1. Have Many People have had LASIK Surgery?
More than 5,000,000 Americans have had the LASIK procedure and the number continues to increase substantially every year.
2. Is LASIK Safer Than Contacts?
More than 30 million Americans use contact lenses. Contact lenses do present potential risks. In a recent study, which included an advisory member from the FDA, suggested that prolonged use of contacts can represent a risk to eye health. In the past six years the FDA has posted an increasing number of advisories concerning risks associated with contact lenses. Concerns range from corneal ulcers and eye infections that usually develop quickly and can in some rare cases, lead to blindness.
3. Can I Really Get Rid Of My Glasses?
Most people over age 18 who suffer from farsightedness, nearsightedness, or astigmatism can be helped. If you are over 40 years of age and wear reading glasses, or have bifocals, you may need to continue to wear reading glasses following LASIK surgery. A technique called monovision correction may allow you to reduce the need for reading glasses. A thorough eye exam is the best way to determine if LASIK can achieve your expectations. The exam would include an accurate refraction, corneal thickness measurement and pupil size measurement to ensure that LASIK is right for you. Your doctor would discuss your goals and expectations, as well as the risks and benefits of the procedure.
4. Am I a Good Candidate for LASIK?
LASIK surgeons screen their patients very carefully. Mainly because not everybody is a good candidate for LASIK and surgery performed on a poor candidate is more likely to give poor results. By using pre-operative technology for screening candidates for the procedure, a LASIK surgeon lowers any risk of complications. Though most people are good candidates, there are some conditions which would preclude one from being able to have LASIK. If you have a pre-existing eye condition – such as advanced glaucoma, advanced cataracts, corneal disease, or a corneal thinning disorder – you would not be a good candidate. Conditions such as Rheumatoid Arthritis and Lupus and other immune disorders are also a no no.
5. Will it Hurt? When Can I Return to Work?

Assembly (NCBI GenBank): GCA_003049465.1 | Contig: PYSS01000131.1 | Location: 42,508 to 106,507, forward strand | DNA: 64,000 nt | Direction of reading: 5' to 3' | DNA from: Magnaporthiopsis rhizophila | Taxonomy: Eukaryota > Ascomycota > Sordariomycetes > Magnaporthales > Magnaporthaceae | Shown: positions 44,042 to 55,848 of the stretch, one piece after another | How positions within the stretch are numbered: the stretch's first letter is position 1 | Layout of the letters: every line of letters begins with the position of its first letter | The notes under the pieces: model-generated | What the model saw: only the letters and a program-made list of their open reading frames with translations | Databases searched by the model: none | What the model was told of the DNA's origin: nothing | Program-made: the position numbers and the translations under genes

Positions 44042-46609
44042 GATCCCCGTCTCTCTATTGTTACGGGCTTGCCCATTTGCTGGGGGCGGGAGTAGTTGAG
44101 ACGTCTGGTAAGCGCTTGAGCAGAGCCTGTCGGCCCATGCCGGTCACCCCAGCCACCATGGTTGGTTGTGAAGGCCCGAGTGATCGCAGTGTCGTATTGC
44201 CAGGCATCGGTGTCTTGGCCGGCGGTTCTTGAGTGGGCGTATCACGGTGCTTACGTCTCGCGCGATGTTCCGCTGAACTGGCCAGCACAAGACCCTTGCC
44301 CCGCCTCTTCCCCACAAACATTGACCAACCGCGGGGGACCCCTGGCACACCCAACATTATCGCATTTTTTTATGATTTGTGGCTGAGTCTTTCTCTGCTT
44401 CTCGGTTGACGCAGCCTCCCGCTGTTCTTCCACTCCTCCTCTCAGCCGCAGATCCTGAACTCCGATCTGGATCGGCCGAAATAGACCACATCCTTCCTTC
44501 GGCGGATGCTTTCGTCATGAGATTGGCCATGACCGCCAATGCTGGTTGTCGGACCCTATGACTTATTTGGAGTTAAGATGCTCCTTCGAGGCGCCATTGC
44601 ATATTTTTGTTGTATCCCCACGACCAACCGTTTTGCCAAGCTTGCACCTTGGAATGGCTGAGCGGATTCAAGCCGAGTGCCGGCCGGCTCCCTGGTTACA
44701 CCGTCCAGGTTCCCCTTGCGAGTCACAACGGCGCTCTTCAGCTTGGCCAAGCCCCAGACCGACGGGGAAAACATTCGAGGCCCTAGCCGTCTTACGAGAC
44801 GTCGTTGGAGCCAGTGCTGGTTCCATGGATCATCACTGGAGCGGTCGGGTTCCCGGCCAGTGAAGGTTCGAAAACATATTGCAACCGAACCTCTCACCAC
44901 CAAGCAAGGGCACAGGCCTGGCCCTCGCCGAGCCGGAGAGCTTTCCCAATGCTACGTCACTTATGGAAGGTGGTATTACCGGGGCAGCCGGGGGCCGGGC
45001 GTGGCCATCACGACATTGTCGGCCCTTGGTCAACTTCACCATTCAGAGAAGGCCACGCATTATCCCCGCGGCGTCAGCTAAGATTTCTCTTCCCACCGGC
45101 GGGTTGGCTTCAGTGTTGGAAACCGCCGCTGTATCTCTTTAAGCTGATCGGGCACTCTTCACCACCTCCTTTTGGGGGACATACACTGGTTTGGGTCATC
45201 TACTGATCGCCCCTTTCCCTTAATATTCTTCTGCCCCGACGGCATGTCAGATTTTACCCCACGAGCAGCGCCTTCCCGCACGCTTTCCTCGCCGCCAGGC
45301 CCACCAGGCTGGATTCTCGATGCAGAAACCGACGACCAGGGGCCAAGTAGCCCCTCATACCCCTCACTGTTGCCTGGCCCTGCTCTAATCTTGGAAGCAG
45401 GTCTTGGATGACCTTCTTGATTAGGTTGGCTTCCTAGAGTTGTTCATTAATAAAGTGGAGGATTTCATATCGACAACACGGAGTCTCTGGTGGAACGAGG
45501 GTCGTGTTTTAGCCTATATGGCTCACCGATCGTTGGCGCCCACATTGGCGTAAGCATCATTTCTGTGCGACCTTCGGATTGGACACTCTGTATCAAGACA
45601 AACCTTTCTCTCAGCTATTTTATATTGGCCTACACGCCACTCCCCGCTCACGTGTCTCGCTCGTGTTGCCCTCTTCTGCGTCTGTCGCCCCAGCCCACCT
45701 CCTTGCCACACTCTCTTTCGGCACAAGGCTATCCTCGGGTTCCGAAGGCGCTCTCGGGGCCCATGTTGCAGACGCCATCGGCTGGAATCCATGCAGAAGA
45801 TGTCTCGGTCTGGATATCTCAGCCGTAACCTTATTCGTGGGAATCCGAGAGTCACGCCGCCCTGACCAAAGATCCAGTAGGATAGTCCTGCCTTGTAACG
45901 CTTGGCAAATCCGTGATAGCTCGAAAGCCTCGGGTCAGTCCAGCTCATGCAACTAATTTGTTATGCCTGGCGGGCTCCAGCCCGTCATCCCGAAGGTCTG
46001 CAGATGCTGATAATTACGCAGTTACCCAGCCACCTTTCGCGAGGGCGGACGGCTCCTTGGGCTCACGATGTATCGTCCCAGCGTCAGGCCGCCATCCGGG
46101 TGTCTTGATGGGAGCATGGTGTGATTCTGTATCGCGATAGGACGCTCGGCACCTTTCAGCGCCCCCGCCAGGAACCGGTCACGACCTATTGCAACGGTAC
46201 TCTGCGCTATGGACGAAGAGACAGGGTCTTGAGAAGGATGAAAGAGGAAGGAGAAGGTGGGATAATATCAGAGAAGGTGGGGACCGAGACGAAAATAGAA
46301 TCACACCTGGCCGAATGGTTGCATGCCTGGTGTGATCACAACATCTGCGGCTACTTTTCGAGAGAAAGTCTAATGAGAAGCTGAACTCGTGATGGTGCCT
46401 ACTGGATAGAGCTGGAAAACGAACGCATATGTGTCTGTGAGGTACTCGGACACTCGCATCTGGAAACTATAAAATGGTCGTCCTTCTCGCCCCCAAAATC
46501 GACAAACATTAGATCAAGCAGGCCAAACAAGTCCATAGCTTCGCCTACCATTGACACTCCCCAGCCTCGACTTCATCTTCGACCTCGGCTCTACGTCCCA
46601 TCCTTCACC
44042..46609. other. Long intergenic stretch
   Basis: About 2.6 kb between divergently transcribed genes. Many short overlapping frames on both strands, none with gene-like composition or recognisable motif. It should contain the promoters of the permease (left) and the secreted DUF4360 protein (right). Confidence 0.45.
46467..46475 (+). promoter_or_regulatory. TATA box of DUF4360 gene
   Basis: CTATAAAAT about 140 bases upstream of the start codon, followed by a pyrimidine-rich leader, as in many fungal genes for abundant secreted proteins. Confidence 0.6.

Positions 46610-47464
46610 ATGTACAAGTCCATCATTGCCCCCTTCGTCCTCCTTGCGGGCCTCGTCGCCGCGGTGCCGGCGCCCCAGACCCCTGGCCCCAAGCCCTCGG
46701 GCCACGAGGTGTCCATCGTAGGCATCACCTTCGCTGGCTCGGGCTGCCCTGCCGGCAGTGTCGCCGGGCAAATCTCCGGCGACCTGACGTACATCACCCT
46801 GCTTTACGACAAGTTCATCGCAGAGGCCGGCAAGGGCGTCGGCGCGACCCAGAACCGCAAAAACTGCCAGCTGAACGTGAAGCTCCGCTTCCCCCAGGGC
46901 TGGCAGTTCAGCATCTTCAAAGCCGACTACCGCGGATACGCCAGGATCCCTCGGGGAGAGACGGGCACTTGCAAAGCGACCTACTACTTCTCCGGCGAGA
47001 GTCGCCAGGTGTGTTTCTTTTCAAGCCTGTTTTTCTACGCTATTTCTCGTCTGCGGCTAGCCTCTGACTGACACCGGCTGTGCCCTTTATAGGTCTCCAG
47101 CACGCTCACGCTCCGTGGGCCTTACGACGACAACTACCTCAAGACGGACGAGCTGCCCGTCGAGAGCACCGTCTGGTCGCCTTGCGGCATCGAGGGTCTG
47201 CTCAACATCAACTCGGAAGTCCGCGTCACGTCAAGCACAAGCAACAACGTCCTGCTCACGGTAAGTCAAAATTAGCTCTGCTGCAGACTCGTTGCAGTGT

LASIK is virtually painless. A preoperative sedative pill takes the edge off the anxiety that some people feel before the procedure. Most patients report feeling pressure for a few seconds during the procedure. The LASIK surgery itself is very brief, only a few minutes for each eye. The next day most people will be impressed by how well they can see. Most people are able to return to work within 24-48 hours following their LASIK procedure.
6. What Is PRK?
Procedures such as “Epi-LASIK” and “LASEK” are forms of PRK: a type of vision correction where the laser treatment is done on top of the eye, instead of under the protective flap used in LASIK. PRK is necessary for certain eye conditions where the cornea is too thin to create a protective flap. The PRK procedure is less comfortable than LASIK. Although the outcome of PRK is the same, it can take longer to achieve the level of vision that LASIK can deliver.
7. Is all Laser Vision Correction the Same?
Many people are under the impression LASIK done by any surgeon is all the same. It is the surgeon’s experience, laser technology, diagnostic equipment and follow-up care which are vital when undergoing laser vision correction. Laser vision correction will affect the way you see for the rest of your life. You should make your decision to have laser vision carefully by choosing an experienced surgeon and a center that has stood the test of time.
8. What About Nighttime Side Effects?
Nighttime side-effects can include halos, starbursts, glare around lights, and blurry vision. These side effects are mostly reported in the early days of LASIK. Rarely some of these side effects can occur in the day. These problems usually diminish in the first few months as the eye heals. In extreme cases, additional touch-up (enhancement) procedures might be necessary.
With the advent of advanced FDA technology, treatment zones have been expanded, resulting in fewer nighttime side-effects. In fact, in FDA clinical trials, studies showed that four times as many people were satisfied with their night vision as they were with their glasses or contacts. In other words, the chances of long-term night vision problems were greatly reduced due to laser vision correction.
9. Can I Afford LASIK?
Although LASIK is a significant investment up front it compared very favorably compared to a lifetime of purchasing glasses and/or contact lenses, an exact cost estimate is only possible after an examination and consultation. Our office has several payment plans to make it affordable for every pocket.
10. What are the Risks?
Although LASIK complications are rare, as with any procedure there are some risks. Experienced LASIK surgeons report complication rates of less than 1%. Many ophthalmologists believe the long-term risk of wearing contact lenses can exceed the one-time risk of having LASIK by a factor as high as 5 times.